He has appeared on CNN, MSNBC, PBS, and Fox News, has spoken at hundreds of conferences and universities, and has written for publications including The Guardian, The Atlantic, Pitchfork, BuzzFeed, VICE, The Los Angeles Review of Books, CNN, MSNBC, USA Today, Salon, The Washington Post, and others. Details magazine named Chris one of “five next-gen gurus who are disrupting religion’s status quo” and Mic called him “the millennial who’s busting every stereotype about atheists.”

The irony has been noted that Augsburg’s most well known religion graduate is known for the fact that he is an atheist, and it is through this robust civic and ideological engagement that Chris practices the mission and vision of Augsburg.

Meet First Decade Award Winner Killa Marti, Esq. ‘08

Register now for Homecoming!


Killa Marti '08
Killa Marti ’08

Originally from Tegucigalpa, Honduras, Killa Marti, Esq. ‘08 arrived in the United States in 2004 as a student. She obtained a bachelor’s degree in International Relations and Economics from Augsburg University in 2008. Shortly after, she left to fulfill an employment obligation in China. After concluding her employment contract with the Hua Qiao Language Institute in Chang Chun, China, Killa returned to the United States to obtain a Juris Doctor from Hamline University School of Law (now Mitchell Hamline School of Law).

One of her nominators, Zaira Solano, says this about Killa in her nomination letter, “Killa is a relentless advocate, woman of integrity, and leader in everything that she does.”

With the clear objective of working in the field of immigration, Killa took every opportunity to serve the immigrant population in the United States. She served in an internship at the Immigrant Law Center of Minnesota and was a volunteer for Civil Society, a nonprofit that works to help victims of human trafficking. She also completed a practicum at the law firm of Contreras Edin & Associates. Killa represented Hamline in the Inter American Human Rights Competition in Washington, D.C., and worked for the state legislature in Minnesota through its Minnesota Council on Latino Affairs. During this time, Killa also worked in the legal publishing division of Thomson Reuters, a global news agency and publisher. Upon graduation, Killa worked for the firm of Cole & Vondra, PLLC in Iowa City, Iowa, where she had the opportunity to litigate in the immigration courts of Omaha and Chicago. She also defended immigrant clients in the state courts of Iowa.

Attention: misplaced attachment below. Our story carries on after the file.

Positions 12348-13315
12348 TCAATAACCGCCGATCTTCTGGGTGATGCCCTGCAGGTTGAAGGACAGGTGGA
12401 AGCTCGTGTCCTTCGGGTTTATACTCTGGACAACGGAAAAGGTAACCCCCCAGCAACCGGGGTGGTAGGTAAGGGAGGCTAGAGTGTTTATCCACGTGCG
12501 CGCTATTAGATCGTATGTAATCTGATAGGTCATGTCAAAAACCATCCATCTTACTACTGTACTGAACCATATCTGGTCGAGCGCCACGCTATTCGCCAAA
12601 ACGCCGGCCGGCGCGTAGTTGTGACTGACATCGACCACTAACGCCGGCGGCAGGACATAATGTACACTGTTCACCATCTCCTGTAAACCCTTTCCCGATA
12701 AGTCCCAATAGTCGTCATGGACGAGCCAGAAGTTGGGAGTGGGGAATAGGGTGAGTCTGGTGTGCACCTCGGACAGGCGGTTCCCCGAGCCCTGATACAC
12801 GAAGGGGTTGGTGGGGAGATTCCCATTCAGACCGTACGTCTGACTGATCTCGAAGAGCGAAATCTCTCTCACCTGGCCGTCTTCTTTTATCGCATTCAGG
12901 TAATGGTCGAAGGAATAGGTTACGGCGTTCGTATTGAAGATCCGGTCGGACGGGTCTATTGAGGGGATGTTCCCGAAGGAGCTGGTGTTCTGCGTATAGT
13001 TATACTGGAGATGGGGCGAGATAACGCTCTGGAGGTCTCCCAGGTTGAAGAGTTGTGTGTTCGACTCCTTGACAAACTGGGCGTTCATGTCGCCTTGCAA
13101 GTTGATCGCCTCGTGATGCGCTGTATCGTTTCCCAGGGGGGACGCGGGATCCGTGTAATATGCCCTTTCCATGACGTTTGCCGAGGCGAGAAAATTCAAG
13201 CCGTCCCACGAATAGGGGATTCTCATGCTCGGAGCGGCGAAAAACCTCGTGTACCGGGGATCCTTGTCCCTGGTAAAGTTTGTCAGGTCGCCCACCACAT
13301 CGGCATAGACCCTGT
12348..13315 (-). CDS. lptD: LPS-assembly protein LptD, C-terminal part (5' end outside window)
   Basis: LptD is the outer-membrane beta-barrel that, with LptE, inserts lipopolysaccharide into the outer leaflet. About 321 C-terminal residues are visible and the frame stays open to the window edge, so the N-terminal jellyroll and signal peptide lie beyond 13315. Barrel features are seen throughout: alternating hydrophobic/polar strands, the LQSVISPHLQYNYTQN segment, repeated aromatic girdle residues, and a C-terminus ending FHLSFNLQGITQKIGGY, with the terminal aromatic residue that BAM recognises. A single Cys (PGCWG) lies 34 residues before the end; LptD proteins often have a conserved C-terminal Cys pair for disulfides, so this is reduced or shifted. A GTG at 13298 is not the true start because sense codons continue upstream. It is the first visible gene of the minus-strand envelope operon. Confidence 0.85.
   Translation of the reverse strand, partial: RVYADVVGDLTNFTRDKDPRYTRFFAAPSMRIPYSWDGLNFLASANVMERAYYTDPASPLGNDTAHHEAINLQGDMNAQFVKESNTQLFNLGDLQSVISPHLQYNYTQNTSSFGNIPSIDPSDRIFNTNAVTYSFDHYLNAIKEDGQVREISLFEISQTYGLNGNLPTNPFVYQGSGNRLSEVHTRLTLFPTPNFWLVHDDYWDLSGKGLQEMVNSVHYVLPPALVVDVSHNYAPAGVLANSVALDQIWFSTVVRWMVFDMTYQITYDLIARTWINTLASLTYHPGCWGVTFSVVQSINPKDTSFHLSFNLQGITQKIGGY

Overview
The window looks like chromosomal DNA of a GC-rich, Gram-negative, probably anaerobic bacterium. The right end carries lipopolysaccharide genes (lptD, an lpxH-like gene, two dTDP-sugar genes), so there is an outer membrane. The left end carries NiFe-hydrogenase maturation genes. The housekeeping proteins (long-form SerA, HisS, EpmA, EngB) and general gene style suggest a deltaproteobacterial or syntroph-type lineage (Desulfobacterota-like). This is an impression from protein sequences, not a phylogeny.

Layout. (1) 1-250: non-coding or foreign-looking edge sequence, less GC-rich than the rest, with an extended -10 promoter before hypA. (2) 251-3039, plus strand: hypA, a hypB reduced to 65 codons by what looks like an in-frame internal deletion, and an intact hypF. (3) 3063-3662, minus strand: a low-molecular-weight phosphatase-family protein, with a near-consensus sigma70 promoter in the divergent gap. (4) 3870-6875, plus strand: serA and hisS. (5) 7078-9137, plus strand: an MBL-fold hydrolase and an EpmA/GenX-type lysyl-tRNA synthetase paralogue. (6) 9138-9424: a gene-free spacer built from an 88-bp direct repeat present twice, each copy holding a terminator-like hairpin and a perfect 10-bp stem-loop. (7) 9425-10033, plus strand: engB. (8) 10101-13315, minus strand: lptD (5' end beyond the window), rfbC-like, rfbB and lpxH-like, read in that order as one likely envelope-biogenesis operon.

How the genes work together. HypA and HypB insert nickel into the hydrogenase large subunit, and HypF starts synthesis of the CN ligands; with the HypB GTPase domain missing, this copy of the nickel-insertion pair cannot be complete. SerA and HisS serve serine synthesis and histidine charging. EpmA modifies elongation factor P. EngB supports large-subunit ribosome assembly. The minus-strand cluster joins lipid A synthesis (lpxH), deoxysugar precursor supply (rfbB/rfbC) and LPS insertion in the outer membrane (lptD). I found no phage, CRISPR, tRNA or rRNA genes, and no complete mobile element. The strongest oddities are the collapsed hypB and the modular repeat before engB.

For the last three years, Killa has worked in Georgia, assisting the launch of the Immigration Services program at the nonprofit Lutheran Services of Georgia. During her time there, she worked closely with refugees and sponsors of unaccompanied minor immigrant children. Killa accepted a position at Solano Law Firm, litigating cases before the Atlanta Immigration Court and the Board of Immigration Appeals. She also serves as the leader of a low-income, volunteer-run legal clinic called Gospel Justice Initiative in the city of Clarkston, Georgia. Killa is licensed to practice law in Iowa, Georgia, and immigration law all over the nation, and is now owner and managing attorney of her own firm, Marti Law Firm, LLC.

Killa is known as a fiercely motivated attorney who works tirelessly for her clients in districts and cases where the decks are stacked against them. In signature Auggie fashion, her career has developed as one which recognizes the needs in our diverse world and takes meaningful action to meet those needs. She served as chair of the Pro Bono Committee of the American Immigration Lawyers Association chapter in Georgia and Alabama from 2016 to 2018, and she continues to pair clients in need of Pro Bono services with local attorneys and mentor lawyers early in their careers.

Killa has been called a person of faith, integrity, intelligence, commitment, and compassion. She embodies the values of Augsburg through thoughtful stewardship, critical thinking, and rigorous pursuit of justice and equity. She is dedicated to ensuring education and financial support are available to girls, and she is working to grow her acts of kindness into a nonprofit where she can empower more students so they can live to their fullest potential.